It’s too long.
I’ve played lots of board games, several longer than Monopoly, yet somehow Monopoly feels too long to me, too. It’s the only board game that I know of that has many mods added by players for generations, but the rules advise against it because they can make the game longer.
Here’s my crazy theory: there is no perfect length, there is only a bad fun/time ratio. Monopoly is too long, compared to how much fun it is.
Monopoly is too boring.
You roll your dice and you pray you land on good spots. You buy every property you can, and then jockey to make big trades with others. On a turn, the only decisions you really can make are:
- Buy Houses. If you do the math, getting to 3 houses is the key, so this isn’t really a choice.
- Make trades. I think you can usually count these on 1 hand for all players.
- Mortgage Properties. Usually, you’re doing this to pay off a big rent, at which point the game is basically over and wasting your time.
Basically, the only part of the game is trades, and you usually pull off 1 or 2 before the game is decided. Everything else is luck and on auto-pilot.
What Makes Monopoly Fun?
I think most people think the best part is having tons of money, which can explain the origin of the house rules around Free Parking and landing on Go giving more money. However, remember that the game ends when folks run out of money, so adding more money makes the game longer. More money makes the fun/time ratio worse.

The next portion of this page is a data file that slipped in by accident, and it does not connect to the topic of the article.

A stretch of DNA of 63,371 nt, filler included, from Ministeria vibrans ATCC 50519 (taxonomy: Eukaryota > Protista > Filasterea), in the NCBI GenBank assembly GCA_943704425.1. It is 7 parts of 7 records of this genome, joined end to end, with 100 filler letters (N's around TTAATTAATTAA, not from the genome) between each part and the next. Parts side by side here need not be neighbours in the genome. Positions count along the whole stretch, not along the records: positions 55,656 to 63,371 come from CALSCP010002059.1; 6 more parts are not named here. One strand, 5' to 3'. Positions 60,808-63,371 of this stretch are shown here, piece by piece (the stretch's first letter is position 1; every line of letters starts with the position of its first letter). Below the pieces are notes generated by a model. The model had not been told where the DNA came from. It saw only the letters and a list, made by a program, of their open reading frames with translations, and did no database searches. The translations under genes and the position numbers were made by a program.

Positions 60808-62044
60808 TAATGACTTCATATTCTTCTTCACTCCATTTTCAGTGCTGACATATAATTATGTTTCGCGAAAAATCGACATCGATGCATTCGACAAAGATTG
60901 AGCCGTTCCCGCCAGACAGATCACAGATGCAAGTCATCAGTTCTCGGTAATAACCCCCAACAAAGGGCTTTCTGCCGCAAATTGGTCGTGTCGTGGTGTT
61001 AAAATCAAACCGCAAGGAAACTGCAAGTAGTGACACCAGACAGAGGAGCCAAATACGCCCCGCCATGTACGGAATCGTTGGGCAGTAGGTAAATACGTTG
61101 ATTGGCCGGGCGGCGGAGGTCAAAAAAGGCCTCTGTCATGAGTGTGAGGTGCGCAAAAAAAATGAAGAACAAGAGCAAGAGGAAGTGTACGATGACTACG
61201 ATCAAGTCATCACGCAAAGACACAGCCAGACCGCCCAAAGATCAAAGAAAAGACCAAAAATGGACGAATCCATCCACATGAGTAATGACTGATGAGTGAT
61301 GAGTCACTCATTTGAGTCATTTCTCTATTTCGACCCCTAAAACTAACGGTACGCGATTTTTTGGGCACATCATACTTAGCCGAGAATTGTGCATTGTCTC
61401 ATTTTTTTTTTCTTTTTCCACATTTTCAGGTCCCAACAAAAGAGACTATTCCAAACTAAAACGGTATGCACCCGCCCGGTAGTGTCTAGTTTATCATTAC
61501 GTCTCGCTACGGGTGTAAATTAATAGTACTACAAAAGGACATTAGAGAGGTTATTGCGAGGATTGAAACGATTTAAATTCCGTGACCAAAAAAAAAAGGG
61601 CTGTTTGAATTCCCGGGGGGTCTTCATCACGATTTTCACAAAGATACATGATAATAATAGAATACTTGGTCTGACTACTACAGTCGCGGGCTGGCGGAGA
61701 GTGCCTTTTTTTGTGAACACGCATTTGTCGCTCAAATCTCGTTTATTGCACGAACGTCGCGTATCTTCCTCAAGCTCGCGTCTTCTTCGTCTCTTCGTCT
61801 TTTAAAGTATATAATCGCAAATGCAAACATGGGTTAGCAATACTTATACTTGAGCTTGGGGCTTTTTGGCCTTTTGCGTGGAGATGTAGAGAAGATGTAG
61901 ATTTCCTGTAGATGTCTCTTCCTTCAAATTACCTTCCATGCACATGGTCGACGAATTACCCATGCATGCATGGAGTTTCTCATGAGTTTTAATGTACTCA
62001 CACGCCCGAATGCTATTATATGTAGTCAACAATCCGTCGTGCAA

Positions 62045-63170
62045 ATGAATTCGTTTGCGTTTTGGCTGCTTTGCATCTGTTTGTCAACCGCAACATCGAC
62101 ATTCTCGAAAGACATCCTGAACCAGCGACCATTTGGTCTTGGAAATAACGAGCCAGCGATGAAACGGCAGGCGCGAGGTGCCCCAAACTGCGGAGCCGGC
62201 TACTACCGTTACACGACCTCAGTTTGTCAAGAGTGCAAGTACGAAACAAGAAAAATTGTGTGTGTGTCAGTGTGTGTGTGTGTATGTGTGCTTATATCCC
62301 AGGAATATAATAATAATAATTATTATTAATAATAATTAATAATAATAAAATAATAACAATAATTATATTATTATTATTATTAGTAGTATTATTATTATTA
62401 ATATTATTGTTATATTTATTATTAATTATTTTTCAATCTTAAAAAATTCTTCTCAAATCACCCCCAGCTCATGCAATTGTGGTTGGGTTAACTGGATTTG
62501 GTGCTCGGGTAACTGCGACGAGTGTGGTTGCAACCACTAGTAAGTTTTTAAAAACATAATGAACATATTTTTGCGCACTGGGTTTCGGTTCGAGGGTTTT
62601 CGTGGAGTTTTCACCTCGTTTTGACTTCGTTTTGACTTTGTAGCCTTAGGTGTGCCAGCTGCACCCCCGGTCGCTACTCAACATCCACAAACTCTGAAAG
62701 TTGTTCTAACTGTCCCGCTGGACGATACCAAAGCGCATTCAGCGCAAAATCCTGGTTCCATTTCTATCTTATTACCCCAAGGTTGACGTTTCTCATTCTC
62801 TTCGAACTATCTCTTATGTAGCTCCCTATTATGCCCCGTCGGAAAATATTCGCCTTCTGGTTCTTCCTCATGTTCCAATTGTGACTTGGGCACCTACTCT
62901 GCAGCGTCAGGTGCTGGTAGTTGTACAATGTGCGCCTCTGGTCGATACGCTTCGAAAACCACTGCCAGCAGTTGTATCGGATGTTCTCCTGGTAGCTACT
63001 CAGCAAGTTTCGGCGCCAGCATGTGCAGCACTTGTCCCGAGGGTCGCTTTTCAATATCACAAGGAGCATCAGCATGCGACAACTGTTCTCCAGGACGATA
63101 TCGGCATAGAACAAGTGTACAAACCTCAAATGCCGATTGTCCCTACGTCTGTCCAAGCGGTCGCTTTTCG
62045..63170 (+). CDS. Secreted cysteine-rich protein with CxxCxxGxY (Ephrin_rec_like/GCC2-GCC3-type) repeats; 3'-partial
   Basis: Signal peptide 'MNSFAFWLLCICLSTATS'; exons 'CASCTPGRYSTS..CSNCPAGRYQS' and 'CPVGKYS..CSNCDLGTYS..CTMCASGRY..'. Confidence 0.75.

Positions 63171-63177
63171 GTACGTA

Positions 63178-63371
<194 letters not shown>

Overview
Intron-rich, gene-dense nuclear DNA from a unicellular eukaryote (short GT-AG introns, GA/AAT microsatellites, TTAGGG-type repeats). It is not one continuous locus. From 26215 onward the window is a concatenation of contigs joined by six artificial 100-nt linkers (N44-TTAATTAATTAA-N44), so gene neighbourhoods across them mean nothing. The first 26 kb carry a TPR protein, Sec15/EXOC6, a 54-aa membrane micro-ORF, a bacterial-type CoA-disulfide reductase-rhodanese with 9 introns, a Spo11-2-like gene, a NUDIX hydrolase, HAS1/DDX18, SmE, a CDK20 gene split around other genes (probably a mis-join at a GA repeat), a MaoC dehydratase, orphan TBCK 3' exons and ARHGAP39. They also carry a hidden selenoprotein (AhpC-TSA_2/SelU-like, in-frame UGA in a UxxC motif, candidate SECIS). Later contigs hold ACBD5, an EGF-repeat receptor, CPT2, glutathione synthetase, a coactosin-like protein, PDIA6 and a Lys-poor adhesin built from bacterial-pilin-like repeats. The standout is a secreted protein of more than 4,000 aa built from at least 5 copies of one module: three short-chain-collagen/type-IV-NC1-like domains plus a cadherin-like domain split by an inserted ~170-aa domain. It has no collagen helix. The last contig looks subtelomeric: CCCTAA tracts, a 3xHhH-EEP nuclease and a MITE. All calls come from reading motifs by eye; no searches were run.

I figured, why not turn the knob the other way? So I tried starting with $1000 instead of $1500. I think it got longer, but the game got waaaay more interesting.
- You run out of money almost immediately, so unowned properties go up for auction all the time. Finally, player interaction.
- You’re still out of money — all tied up in properties — so you mortgage lots of properties very carefully. Sometimes, you buy properties at auction at below half price, so you can mortgage it immediately and turn a profit.
- Players realize the value of liquidity in trades, can loosen up stubborn traders who have the properties you need if you offer cash.
The game transforms into a wheeling-and-dealing game with harder choices. It feels more like a brawl with other real estate magnates to get a gasp of air. The dice control less, the players control more.
Try it out, let me know what you think.